Finding employment, housing, and support services can be difficult for people who struggle with addiction, have developmental disabilities, or have served time in the justice system. A new facility in Columbus will soon increase capacity for their care, thanks to an innovative use of PACE bond financing by a nonprofit organization.
Alvis, Inc. has provided behavioral health and reentry services in central Ohio for more than 50 years. A $24 million expansion of its Alum Creek Drive facility will consolidate several of its smaller facilities and more than triple the number of people it serves, to 350. The project was financed in part with assistance from Columbus-Franklin County Finance Authority, which issued $6.3 million in tax-exempt PACE revenue bonds through the Central Ohio Regional Bond Fund. PACE, or Property Assessed Clean Energy, financing is an off-balance sheet method of paying for energy-efficiency improvements that lower a building’s energy costs. The loan repayment is made through special assessments on the property.
“The use of PACE for this project filled an essential gap in its capital stack,” said CFFA Vice President Patty Huddle. “PACE is not often used by nonprofits, which is a shame, because they’re prime candidates for it.” In fact, this is the first time a nonprofit has used PACE financing in central Ohio. Huddle hopes it won’t be the last.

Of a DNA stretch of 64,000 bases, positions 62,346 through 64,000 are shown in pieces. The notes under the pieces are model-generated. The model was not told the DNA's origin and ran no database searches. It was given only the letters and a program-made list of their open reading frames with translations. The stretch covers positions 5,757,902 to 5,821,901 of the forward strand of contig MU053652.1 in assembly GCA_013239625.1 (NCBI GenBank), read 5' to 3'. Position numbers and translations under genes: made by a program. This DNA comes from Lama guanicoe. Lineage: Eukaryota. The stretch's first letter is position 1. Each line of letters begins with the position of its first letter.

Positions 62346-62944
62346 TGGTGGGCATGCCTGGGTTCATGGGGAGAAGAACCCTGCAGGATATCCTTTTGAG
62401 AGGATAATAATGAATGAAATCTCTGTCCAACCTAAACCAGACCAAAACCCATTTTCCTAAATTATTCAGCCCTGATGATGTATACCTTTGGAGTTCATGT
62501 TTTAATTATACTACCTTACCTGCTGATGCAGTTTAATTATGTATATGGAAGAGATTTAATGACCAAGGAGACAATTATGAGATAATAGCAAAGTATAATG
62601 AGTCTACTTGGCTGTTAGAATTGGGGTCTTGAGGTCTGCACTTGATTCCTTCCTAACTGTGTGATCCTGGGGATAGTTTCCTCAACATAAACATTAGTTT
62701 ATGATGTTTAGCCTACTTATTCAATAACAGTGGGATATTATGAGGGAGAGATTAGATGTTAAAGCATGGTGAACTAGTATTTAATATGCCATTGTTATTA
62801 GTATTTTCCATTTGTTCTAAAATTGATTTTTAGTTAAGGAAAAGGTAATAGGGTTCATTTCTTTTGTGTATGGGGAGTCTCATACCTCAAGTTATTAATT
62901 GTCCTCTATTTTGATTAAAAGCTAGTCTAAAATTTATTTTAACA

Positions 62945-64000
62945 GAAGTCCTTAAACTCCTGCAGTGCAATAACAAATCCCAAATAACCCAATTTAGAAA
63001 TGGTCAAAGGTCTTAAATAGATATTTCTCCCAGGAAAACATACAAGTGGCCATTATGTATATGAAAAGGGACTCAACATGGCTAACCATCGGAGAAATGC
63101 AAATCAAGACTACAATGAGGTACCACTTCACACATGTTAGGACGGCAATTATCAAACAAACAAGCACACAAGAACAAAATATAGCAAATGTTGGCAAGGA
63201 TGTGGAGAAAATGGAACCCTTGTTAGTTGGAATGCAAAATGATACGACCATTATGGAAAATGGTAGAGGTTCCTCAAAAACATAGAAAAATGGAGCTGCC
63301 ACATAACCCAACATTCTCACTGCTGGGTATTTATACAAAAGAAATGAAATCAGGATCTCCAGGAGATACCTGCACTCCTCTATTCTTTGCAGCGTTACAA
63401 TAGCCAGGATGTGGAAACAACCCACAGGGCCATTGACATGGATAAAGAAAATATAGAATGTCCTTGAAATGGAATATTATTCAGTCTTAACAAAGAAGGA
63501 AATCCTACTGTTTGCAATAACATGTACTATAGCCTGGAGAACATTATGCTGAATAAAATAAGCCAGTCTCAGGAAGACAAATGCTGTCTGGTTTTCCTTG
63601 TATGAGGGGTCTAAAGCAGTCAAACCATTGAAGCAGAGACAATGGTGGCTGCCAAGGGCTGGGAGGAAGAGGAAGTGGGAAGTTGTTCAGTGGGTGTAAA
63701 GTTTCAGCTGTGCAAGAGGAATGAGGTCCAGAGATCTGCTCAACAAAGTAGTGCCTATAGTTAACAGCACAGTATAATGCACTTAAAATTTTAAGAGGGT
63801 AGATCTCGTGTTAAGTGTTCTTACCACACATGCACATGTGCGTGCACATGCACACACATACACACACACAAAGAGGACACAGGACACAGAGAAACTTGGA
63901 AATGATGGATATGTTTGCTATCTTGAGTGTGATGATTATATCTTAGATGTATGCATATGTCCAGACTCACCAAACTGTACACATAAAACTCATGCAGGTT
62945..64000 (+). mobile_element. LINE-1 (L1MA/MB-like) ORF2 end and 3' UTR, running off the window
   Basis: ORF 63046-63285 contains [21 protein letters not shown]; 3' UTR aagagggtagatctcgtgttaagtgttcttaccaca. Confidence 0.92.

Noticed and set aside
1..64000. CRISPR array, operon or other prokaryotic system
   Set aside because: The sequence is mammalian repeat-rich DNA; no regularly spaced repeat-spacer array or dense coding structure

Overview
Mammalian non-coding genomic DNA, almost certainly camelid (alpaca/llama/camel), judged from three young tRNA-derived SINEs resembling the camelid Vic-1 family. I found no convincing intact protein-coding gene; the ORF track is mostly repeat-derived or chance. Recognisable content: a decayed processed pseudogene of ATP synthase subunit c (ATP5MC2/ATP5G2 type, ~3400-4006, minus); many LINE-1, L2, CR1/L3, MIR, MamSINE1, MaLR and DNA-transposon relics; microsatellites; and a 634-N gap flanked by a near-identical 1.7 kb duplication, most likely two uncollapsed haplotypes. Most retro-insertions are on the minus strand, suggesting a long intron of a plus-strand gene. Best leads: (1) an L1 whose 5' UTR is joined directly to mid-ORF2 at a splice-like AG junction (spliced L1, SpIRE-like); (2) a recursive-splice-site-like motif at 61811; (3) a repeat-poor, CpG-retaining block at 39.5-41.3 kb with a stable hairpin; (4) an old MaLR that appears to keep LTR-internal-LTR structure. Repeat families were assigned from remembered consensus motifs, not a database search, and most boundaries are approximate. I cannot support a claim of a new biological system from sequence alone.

The two-story, 86,000 SF addition broke ground in late August and is expected to be completed by fall 2022. Renovations to the existing building will then follow, and should be finished by spring 2023. Designed by Moody-Nolan architects, the new and updated spaces will allow Alvis to close three older residential homes in Olde Town East. Once known as the Franklin County Halfway House, Alvis serves about 8,000 people a year. The agency was renamed in 1968 after Ralph W. Alvis, a respected community leader and former warden of the Ohio Penitentiary.
The total financing stack came from philanthropy, capital funds, the PACE bond and bank financing through First Merchant’s Bank. In this first-of-its-kind arrangement, PACE special assessments were used as security for a tax-exempt revenue bond, leveraging the combined power of property lien-secured financing with low-rate tax-exempt bond financing. Fifth Third Securities served as placement agent for the bonds and Brickler & Eckler served as bond counsel.
“We are proud to support this new use of PACE in the social service sector,” said CFFA President Jean Carter Ryan. “We hope other nonprofits follow Alvis’ lead. We’re eager to talk to and advise anyone interested in PACE as a way to affordably upgrade their facilities.” Qualifying PACE improvements may include high-efficiency lighting and controls, energy-efficient roofing, energy-efficient building walls and windows, and high-efficiency HVAC and controls among many other qualifying expenses such as on-site solar installations.
The financing was made possible in cooperation with the City of Columbus, which levied the PACE special assessments that will be used to pay and secure the bonds, and Franklin County, which owns the ground on which the facility will be located and provided TEFRA approval for the bonds.
With staff and services operating out of a single facility, Alvis expects to reduce maintenance and other expenses by nearly $700,000 per year.